Raptor Drivers Can't Stay Current with Sims Alone

Four months into the F-22 fleet grounding because of faulty oxygen systems, the Vice Chief of the Air Force Philip Breedlove told Air Force Times that Raptor pilots are losing proficiency and that simulator training won't solve the problem.

AF Times reports:

The Raptor fleet was grounded on May 3 as a result of suspected problems with their oxygen systems, possibly related to a fatal crash in November 2010.

Pilots have been spending time in simulators to maintain some of their skills, but the lack of flight time is eroding their qualifications, said Gen. Philip Breedlove, the air force vice chief.

The restrictions have also disrupted the F-22 training pipelines, with prospective pilots being ordered to their home stations until the fighters are able to return to the air.

In order to remain current in the F-22, a pilot must each month fly a certain number of sorties, as well as make landings, perform basic fighter maneuvers, practice air combat maneuvering and tactical intercepts, among a host of other skills, said one former F-22 pilot.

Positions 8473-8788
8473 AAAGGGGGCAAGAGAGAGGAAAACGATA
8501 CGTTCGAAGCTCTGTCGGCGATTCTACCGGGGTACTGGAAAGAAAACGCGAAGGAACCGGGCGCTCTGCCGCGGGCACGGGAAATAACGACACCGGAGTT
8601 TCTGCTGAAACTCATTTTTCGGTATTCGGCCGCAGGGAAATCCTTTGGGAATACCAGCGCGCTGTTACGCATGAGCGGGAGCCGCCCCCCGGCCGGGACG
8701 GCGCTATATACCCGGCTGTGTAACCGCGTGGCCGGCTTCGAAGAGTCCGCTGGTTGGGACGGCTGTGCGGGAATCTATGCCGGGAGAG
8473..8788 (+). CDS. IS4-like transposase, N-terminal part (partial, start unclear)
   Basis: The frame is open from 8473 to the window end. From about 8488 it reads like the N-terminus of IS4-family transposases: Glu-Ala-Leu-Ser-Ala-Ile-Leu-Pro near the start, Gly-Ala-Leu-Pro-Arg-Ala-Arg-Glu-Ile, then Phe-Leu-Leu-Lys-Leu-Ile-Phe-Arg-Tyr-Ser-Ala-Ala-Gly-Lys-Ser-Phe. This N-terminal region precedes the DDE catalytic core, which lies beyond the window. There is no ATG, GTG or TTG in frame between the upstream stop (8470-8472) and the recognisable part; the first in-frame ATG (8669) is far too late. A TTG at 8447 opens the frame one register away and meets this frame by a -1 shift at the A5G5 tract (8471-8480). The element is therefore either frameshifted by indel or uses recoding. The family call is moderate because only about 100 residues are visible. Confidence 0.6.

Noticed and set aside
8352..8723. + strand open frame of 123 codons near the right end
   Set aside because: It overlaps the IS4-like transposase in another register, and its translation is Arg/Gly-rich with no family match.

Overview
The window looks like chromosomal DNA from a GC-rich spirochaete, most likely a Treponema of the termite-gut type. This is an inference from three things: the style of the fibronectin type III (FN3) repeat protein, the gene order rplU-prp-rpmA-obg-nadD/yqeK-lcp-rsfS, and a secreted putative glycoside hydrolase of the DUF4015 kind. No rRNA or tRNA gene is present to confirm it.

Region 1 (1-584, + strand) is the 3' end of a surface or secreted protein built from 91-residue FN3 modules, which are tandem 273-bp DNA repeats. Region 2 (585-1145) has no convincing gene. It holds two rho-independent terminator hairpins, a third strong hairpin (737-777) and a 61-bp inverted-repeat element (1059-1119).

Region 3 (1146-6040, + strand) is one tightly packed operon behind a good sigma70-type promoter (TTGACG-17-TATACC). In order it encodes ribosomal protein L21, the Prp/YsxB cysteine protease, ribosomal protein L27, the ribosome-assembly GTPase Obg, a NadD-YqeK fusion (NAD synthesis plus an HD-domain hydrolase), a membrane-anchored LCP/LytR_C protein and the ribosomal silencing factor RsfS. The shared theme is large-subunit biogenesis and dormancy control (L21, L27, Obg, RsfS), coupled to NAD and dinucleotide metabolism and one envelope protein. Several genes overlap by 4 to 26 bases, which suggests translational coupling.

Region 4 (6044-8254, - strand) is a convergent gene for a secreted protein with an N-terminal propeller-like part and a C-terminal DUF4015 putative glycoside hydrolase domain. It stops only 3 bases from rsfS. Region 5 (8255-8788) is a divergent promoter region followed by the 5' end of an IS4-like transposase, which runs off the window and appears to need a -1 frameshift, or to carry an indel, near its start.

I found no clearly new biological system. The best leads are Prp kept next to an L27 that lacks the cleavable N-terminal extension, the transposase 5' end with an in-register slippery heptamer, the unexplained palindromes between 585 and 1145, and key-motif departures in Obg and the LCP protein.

If a pilot hasn't flown at all in 210 days, he must go through the entire training course again, although a special requalification syllabus is being worked up to shorten the time involved, said officials.

This could get expensive . . .

Good thing world events allow us to go months at a time without our "frontline fifth generation fighter."  Imagine if there was a war going on or something.

This problem with the Raptor's oxygen system -- known as "OBOGS" for onboard oxygen generating system -- is obviously proving vexing for Wright-Patterson's engineers and other program officials.  Defenceweb reports that "late last month it emerged that F-22 pilots may have been suffering the effects of toxins ingested during flight as particulates from hot oil, burned antifreeze and propane turned up in blood samples of pilots from six out of seven F-22 bases."  That's some nasty stuff that certainly could have long-term health implications.  I mean, I'm not a flight surgeon but I'm pretty sure you shouldn't breath burned antifreeze.  (Regular antifreeze is fine, of course.)

The selling point of OBOGS is it never runs out, unlike the old LOX bottles we used to use back in the day.  But things that don't run out are the devil's work, aren't they?

-- Ward

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